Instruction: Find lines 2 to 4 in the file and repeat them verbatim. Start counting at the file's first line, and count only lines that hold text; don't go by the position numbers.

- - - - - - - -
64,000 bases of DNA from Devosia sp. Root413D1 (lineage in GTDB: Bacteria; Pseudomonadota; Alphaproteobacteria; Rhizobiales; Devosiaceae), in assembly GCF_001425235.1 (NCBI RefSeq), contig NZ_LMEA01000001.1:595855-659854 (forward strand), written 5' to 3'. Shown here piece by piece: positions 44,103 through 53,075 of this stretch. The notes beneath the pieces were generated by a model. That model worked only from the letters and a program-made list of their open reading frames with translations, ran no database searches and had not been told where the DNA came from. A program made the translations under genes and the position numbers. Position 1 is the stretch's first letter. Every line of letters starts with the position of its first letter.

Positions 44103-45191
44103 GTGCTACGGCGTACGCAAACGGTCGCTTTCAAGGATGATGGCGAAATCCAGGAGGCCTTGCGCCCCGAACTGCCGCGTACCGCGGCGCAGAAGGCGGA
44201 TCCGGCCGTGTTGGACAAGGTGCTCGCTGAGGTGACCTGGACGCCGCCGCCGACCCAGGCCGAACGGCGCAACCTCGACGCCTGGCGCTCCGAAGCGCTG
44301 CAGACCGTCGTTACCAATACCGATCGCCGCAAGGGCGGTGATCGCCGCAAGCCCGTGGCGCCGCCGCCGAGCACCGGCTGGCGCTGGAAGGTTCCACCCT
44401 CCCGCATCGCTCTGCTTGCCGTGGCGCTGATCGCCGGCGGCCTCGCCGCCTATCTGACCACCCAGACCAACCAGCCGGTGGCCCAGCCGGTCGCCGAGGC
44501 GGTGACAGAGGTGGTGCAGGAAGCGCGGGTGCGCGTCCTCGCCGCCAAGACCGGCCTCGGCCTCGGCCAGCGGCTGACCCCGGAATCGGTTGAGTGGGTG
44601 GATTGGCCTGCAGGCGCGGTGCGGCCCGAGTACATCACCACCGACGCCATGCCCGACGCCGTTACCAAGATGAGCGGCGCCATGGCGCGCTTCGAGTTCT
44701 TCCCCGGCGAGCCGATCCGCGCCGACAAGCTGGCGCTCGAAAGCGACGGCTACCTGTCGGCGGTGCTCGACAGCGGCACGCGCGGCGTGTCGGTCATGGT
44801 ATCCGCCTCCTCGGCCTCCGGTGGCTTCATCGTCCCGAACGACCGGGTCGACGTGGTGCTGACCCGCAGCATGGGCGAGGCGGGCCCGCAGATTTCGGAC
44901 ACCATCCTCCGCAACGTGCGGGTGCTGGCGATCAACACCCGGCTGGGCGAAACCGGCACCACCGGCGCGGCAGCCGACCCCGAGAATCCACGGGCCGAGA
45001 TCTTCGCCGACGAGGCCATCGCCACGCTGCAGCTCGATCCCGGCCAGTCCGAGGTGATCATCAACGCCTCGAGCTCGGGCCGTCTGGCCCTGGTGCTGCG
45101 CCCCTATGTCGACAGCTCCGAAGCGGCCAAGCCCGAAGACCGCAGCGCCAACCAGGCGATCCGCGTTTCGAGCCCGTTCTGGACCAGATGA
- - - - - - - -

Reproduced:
Positions 44103-45191
44103 GTGCTACGGCGTACGCAAACGGTCGCTTTCAAGGATGATGGCGAAATCCAGGAGGCCTTGCGCCCCGAACTGCCGCGTACCGCGGCGCAGAAGGCGGA
44201 TCCGGCCGTGTTGGACAAGGTGCTCGCTGAGGTGACCTGGACGCCGCCGCCGACCCAGGCCGAACGGCGCAACCTCGACGCCTGGCGCTCCGAAGCGCTG